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Singing Enemy Songs: Lili Marleen April 13, 2012

Author: Beach Combing | in : Contemporary , trackback

One of the most moving moments in cinema is the extraordinary ending of Kubrick’s Paths of Glory. A young German girl is pulled in front of a crowd of French soldiers and forced to sing. The poilu mock her but as she nervously begins  the mood changes. The soldiers join in and drown her anxious, uncertain German, humming along. What begins as a musical lynching ends as a moment of unlikely understanding between enemies.

It works in a film, but has music ever really united foes in this way? Sure, there are stories of Silent Night/Stille Nacht being sung on both sides of the trenches at Christmas in the First World War. But these are difficult to document. However, there is one striking example from the Second World War, Lili Marleen, that can be documented by record sales alone.

Lili Marleen had the unlikely trajectory of so many surprise successes. It was written as a soldier’s poem in 1915, published in 1937 (in a very different Germany) and then set to music and recorded in August 1939 just before the Reich knocked rather loudly on the door of the Polish corridor.  The song was a complete failure and would have been entirely forgotten had it not been played by chance in 1941 by Germany’s military Radio Belgrade. There it was particularly picked up by Rommel’s Afrika Corps, listening and dreaming of home on the other side of the Med: Rommel himself is said to have loved the song, though Beach has found no good source for this.

A problem. The song was not very ‘Nazi’. In fact, its popularity infuriated Goebbels who briefly banned it – it did not help that its singer, Lale Andersen, had many Jewish friends. The song describes, after all, not the inevitably tedious march of the master race, but a suffering soldier with a heavy pack recalling a girl back home. And all this sung to a nostalgic, jerky, but catchy Blue Danube type tune! The arms of the swastika were wilting by the time you got to the end of the second verse.

However, it was these qualities that meant that it was able to cross the enemy lines with both the Dominion and British troops in the Eighth Army in Egypt and Libya singing along as they piled up sand bags or carried munitions back and forth.  By then Radio Belgrade, often listened to by the Allies, was using the song as their signature.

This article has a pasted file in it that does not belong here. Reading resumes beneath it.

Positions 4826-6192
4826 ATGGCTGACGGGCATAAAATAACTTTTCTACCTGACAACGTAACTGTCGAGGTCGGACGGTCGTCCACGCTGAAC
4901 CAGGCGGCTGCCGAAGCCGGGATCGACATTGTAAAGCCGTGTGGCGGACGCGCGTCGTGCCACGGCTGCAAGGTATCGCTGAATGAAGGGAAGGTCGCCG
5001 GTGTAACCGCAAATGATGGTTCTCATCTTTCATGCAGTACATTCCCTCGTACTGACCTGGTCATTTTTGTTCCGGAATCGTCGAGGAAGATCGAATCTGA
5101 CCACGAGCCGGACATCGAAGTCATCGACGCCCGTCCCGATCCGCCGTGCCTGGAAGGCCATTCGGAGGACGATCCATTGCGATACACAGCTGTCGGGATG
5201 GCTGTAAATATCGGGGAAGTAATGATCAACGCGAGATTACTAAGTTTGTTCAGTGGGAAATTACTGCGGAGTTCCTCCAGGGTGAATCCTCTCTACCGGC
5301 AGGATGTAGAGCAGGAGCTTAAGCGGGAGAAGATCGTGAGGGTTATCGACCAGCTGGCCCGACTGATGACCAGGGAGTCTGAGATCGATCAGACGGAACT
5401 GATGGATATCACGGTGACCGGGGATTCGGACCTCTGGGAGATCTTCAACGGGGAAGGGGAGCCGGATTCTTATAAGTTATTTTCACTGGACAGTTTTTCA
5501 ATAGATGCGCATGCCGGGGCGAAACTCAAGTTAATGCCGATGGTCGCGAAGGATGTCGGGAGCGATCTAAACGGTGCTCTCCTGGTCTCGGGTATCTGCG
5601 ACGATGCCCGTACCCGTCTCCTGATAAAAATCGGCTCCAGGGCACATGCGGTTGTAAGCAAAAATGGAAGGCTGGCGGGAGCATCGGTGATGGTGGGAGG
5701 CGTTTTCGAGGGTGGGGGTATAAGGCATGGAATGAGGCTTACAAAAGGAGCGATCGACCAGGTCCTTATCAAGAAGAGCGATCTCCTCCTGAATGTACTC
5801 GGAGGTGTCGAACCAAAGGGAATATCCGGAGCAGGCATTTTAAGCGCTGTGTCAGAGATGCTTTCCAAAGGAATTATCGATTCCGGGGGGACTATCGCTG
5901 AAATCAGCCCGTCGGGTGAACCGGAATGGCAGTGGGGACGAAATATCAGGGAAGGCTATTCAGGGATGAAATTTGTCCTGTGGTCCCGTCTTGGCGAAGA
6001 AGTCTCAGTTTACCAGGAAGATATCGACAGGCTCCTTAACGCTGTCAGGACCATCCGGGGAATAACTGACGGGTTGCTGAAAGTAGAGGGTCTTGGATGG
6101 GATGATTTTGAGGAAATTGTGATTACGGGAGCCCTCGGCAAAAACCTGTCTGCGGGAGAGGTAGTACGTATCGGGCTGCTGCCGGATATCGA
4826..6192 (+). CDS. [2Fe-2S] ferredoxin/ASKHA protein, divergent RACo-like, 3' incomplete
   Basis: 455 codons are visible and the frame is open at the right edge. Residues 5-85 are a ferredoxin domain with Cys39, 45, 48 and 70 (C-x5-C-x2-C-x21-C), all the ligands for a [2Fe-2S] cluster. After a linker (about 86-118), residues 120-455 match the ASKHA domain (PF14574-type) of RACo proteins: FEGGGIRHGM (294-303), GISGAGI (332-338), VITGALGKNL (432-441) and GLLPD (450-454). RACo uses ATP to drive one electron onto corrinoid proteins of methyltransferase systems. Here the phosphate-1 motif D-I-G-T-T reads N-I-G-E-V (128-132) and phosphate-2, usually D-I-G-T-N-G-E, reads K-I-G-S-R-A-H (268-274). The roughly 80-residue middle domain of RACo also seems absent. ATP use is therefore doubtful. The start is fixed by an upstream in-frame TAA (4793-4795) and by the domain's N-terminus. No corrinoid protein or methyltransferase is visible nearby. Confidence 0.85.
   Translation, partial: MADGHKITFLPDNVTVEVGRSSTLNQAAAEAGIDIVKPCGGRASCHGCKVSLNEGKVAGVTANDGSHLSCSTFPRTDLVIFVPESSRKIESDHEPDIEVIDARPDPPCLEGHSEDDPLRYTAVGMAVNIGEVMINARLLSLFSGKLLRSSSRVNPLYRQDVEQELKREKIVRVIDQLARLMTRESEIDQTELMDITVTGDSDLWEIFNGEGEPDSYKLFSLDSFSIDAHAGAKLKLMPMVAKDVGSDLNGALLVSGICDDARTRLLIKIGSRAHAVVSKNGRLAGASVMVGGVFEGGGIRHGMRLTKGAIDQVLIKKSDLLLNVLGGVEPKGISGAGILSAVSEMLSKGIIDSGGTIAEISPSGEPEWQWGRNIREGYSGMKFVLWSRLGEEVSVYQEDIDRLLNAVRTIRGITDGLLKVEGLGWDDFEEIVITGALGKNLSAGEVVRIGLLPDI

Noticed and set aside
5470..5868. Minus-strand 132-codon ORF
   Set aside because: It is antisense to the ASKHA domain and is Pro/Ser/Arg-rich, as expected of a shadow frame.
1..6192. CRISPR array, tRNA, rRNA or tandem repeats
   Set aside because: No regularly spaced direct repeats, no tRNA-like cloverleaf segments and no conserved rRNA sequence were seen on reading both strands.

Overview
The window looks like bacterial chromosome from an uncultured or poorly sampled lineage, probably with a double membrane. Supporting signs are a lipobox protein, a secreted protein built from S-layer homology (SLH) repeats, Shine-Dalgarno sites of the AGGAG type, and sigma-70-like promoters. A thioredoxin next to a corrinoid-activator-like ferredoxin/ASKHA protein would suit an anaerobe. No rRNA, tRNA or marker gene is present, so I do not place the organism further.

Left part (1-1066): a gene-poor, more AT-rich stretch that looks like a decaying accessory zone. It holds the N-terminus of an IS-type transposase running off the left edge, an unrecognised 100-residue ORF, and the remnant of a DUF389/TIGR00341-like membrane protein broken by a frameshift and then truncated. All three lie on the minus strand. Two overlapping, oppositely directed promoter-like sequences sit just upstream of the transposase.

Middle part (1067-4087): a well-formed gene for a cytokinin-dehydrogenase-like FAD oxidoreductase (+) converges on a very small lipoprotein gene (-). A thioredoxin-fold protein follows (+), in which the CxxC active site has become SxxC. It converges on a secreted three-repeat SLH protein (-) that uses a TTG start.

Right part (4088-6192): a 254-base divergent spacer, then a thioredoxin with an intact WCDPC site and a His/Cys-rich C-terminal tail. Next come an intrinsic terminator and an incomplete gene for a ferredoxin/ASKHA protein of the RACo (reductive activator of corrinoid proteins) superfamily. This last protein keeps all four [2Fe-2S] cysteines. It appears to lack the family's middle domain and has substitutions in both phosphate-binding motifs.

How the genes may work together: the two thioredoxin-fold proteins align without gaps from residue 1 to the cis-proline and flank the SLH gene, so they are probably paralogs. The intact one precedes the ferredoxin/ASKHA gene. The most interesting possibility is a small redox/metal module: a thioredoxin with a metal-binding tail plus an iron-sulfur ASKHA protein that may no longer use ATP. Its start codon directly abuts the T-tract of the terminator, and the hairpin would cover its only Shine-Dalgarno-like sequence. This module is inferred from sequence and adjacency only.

The war in the desert was a bloody and unpleasant affair: but it involved a degree of chivalry not found on any other front as combatants (all in a foreign land) found themselves also fighting the dunes and the sun. (Memories of the weather wars). In this unusual situation Lili Marleen became a motif of solidarity between the troops, friends and enemies alike. One British security agent, for example, remembers that whenever he was to debrief a German soldier he would always break the ice by asking what the latest alternative verses to Lili Marleen were: countless parodies and subversive versions were composed.

There was initially resistance to Allied soldiers singing the music: remember that some English-speakers had tried to get Beethoven banned for the duration of the World Wars, so a contemporary German number was bound to be controversial. However, in the end, Lili Marleen’s popularity was such that an English version became a commercial ‘sure thing’. A catastrophic rendering was given by Vera Lynn who is just too strait-laced and, well, English to do it justice. The best version in English is perhaps Marlene Dietrich’s sultry and very enjoyable purring. And from 1941 the song was translated into various languages among the combatant nations. Today it belongs to all of them.

Any other soldiers-brought-together-by-music stories? drbeachcombing AT yahoo DOT com